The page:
Ann Arbor City Council meeting (Jan. 18, 2011): At its most recent meeting, scheduled a day after the Martin Luther King Jr. holiday, the council was due to consider, for a second time, a first-reading of a licensing scheme for medical marijuana businesses that has been put forward by city attorney Stephen Postema.
In deliberations on a resolution that would have authorized the Ann Arbor Downtown Development Authority to start designing a plan to develop city-owned surface parking lots, Stephen Kunselman (Ward 3), who's speaking here, said he did not want to tie the city administrator's hands. The hands in question are visible in the right of the frame, clearly still untied. (Photos by the writer.)
After amending the licensing proposal heavily at its Jan. 3, 2011 meeting, the council had decided to postpone the measure until Tuesday’s meeting. After a relatively brief attempt to undertake further amendments, the council decided to postpone consideration again – until its Feb. 7, 2011 meeting. They also voted to extend the moratorium on opening additional marijuana dispensaries and cultivation facilities through March 31, 2011.
Not relatively brief were Christopher Taylor’s (Ward 3) opening remarks about a resolution that would have authorized the Ann Arbor Downtown Development Authority to design a plan to develop city-owned downtown parking lots.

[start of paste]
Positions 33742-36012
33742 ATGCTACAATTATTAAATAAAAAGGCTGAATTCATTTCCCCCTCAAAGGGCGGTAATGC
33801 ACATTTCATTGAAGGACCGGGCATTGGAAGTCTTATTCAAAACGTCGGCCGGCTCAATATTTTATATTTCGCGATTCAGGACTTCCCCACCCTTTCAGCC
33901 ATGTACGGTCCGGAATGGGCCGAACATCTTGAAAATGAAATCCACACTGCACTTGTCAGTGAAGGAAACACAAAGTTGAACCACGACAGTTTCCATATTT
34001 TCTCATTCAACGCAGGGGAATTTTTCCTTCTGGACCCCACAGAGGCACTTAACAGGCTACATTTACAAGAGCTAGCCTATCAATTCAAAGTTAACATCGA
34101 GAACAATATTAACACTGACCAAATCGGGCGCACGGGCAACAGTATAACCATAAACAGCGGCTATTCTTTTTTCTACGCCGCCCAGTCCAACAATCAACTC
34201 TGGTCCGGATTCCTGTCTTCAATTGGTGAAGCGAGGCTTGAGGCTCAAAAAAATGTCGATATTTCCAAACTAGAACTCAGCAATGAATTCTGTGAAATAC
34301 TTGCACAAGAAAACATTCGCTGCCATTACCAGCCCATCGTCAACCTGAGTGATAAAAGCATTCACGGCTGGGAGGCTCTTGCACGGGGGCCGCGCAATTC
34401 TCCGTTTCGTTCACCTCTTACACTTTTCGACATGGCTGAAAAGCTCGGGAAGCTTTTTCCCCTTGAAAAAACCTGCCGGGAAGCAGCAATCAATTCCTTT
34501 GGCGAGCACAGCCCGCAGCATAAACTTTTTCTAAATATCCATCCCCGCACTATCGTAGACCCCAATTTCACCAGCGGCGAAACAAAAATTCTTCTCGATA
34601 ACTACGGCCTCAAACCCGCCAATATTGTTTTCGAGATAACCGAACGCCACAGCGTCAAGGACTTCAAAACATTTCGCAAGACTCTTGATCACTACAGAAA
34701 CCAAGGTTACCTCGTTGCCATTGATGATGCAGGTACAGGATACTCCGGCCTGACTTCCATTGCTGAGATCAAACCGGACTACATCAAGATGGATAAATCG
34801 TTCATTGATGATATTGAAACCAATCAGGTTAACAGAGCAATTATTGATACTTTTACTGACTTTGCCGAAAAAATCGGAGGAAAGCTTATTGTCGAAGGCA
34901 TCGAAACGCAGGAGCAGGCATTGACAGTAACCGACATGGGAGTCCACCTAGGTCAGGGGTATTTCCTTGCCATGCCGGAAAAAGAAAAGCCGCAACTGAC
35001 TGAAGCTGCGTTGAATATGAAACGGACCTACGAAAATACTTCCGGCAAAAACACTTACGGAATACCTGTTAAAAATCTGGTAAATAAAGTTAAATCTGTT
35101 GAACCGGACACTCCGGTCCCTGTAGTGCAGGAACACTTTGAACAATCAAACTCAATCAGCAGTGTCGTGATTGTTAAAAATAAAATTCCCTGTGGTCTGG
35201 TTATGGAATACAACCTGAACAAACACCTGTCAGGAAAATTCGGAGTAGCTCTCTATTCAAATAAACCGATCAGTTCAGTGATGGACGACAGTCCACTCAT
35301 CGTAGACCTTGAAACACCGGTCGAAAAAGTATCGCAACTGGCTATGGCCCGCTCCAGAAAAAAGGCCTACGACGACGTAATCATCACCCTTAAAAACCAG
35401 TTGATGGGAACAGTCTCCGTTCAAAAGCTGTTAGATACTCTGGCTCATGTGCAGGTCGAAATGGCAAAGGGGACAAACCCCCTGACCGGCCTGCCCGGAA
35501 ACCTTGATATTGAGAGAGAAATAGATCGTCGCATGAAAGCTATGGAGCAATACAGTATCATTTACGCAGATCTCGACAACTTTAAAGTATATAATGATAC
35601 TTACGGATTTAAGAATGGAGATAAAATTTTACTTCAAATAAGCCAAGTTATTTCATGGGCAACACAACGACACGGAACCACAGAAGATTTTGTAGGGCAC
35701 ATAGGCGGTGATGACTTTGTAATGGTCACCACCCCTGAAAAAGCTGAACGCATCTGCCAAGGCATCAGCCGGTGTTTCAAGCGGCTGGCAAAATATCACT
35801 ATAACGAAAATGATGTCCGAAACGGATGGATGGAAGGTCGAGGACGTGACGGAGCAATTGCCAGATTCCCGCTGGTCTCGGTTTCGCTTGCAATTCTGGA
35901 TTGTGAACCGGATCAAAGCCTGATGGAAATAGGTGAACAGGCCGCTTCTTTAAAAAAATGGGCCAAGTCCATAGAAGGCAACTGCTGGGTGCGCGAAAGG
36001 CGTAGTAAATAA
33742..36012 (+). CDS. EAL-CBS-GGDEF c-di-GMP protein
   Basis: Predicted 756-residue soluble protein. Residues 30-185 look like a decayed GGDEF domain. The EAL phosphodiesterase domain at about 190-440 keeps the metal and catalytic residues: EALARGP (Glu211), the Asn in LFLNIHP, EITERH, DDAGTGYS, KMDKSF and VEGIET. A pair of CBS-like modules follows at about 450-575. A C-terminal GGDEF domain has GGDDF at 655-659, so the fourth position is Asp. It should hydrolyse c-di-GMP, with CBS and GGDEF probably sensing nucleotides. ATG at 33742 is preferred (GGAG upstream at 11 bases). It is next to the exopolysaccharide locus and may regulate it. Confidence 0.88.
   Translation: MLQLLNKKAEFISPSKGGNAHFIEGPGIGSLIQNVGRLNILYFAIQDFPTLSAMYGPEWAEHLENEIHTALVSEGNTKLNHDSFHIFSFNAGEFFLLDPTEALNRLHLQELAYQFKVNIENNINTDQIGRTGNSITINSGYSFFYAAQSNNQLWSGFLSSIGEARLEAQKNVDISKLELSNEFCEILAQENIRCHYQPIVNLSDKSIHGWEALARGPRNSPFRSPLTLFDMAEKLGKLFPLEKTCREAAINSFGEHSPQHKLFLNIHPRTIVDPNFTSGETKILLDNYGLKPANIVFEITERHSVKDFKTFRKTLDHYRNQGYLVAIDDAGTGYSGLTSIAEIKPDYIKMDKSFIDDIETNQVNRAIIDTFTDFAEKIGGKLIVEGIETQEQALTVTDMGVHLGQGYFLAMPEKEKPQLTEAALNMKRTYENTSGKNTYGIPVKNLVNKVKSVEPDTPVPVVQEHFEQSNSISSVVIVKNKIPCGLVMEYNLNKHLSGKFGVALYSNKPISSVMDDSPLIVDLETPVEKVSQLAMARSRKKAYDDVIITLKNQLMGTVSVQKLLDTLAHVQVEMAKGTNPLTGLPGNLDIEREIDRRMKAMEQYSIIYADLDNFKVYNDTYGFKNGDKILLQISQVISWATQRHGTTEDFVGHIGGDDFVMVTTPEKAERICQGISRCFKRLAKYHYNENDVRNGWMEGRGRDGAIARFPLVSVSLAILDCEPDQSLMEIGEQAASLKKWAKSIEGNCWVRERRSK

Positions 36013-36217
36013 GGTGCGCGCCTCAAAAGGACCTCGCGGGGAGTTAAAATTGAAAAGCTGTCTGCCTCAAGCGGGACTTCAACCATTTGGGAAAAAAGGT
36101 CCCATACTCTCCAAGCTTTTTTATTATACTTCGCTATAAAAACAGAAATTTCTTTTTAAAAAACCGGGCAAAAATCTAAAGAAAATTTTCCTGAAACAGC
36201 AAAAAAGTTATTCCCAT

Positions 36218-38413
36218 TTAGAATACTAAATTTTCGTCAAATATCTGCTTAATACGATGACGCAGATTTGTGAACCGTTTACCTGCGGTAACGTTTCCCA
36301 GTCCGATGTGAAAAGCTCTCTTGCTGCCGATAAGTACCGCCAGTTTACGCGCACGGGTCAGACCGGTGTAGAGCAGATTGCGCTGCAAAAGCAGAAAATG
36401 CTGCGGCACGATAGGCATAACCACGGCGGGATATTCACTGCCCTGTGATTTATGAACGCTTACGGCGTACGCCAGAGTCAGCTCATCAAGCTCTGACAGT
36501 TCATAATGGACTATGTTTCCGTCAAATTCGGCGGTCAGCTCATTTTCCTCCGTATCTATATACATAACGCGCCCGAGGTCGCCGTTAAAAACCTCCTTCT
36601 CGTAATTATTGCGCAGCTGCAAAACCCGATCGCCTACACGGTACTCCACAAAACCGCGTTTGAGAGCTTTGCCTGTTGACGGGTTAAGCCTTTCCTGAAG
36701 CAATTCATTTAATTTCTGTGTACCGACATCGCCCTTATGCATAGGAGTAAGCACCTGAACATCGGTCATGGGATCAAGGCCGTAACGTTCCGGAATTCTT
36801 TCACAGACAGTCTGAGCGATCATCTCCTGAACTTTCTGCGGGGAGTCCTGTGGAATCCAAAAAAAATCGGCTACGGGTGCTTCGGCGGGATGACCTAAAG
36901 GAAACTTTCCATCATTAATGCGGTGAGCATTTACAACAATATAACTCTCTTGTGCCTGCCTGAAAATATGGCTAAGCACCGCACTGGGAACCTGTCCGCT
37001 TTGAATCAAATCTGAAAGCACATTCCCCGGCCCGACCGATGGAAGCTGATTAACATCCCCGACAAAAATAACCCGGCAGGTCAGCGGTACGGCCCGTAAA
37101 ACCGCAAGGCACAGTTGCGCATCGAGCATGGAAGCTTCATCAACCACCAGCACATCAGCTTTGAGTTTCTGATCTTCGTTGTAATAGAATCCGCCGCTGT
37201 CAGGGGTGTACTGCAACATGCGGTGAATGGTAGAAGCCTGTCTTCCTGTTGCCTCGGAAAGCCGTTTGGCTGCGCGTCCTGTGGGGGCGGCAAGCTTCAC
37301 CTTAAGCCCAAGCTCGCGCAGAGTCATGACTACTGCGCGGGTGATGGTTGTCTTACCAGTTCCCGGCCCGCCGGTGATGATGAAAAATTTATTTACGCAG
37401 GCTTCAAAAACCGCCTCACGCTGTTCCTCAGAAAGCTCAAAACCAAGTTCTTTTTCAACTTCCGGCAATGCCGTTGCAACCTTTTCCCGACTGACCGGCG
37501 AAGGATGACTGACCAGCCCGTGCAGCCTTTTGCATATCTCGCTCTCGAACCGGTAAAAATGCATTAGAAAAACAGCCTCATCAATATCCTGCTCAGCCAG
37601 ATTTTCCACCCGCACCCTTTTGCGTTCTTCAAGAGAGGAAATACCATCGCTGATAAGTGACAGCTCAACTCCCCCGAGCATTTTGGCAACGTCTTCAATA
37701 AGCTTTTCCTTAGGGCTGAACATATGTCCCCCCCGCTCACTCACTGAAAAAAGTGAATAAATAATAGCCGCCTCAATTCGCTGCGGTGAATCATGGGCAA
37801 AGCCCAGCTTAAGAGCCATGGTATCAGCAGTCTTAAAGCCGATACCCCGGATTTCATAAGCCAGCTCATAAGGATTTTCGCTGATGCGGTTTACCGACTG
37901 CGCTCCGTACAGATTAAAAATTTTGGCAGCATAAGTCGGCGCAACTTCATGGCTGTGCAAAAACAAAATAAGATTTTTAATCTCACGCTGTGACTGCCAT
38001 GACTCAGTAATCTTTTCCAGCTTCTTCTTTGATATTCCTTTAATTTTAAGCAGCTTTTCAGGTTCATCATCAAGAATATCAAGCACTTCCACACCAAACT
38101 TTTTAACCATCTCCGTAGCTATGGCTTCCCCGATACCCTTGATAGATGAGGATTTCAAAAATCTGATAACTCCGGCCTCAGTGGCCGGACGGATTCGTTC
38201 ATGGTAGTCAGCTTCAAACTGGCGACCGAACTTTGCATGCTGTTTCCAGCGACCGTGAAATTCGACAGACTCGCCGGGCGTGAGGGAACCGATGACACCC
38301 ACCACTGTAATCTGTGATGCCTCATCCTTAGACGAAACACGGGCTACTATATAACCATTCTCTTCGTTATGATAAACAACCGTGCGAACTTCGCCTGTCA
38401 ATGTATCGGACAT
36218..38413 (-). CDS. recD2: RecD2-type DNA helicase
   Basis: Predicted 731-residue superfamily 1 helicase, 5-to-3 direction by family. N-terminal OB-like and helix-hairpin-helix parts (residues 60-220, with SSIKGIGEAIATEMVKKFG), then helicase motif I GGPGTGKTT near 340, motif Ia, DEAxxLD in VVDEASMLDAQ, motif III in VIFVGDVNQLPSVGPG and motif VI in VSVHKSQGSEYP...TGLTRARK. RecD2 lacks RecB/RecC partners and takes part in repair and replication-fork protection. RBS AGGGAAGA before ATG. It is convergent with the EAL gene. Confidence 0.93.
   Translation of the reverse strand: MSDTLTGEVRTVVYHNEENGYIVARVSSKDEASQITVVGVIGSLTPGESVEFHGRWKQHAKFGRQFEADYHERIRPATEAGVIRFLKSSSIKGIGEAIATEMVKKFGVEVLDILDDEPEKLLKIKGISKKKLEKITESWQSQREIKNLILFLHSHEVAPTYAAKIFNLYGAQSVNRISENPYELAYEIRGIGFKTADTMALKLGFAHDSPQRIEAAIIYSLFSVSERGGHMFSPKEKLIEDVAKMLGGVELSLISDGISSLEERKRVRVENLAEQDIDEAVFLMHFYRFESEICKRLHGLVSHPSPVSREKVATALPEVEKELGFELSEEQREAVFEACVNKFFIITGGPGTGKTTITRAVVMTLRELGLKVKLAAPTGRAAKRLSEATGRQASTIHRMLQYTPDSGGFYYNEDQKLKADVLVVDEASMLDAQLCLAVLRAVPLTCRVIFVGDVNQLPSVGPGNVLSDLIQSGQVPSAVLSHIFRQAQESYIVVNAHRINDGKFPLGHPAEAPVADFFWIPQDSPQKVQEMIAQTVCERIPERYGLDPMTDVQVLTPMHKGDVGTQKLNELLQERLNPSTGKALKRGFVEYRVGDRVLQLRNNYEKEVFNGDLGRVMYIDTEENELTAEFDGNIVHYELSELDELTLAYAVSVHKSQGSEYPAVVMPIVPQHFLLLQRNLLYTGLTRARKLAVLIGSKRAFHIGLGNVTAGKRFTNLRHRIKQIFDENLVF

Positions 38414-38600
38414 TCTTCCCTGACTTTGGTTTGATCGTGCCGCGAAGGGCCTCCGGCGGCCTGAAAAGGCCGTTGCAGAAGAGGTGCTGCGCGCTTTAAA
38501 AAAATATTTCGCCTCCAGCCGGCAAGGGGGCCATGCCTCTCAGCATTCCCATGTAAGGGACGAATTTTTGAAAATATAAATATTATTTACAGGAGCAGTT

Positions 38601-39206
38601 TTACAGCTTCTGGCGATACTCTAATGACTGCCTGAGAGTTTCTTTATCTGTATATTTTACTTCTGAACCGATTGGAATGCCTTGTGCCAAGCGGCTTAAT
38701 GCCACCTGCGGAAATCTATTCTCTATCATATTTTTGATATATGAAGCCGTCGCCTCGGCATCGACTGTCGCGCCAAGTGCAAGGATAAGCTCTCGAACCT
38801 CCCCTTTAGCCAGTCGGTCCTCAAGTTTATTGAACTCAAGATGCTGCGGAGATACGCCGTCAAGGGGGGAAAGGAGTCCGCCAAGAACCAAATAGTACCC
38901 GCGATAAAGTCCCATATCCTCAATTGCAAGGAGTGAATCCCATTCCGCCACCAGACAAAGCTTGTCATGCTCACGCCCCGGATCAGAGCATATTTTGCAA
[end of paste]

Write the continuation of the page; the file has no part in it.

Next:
In the end, the council decided to postpone consideration of the DDA parcel-by-parcel proposal – on a 6-4 vote, with some of those voting against postponement looking to vote it down. The effect of the postponement was likely similar to what outright rejection would have been. The clear message was this: Substantial revision to the proposal would be required to gain the kind of overwhelming support the measure will likely need to persuade DDA board members that the council is in agreement with the proposal.
Another piece of major business, which passed quietly, was approval of an overhaul of the ordinance language defining the city’s retirement system. An additional tax abatement for Edwards Brothers received a lot of discussion, but was ultimately approved.
The city also accepted a grant from the Home Depot Foundation for sustainability work, that earned praise for the city’s environmental coordinator, Matt Naud. In other city environmental action, David Stead was reappointed to the city’s environmental commission, and Steve Bean’s decision was announced that he had not sought reappointment to that commission, after a long tenure.
Th site plan for Lake Trust Credit Union at the southeast corner of West Liberty and West Stadium Boulevard was approved. And two additional parcels were added to the land that is protected by the city’s greenbelt program.
As budget season looms, Stephen Rapundalo (Ward 2), who serves on both the city council’s budget committee and the labor and administration committee, gave a status update on the city’s negotiations with its unions. [Full Story]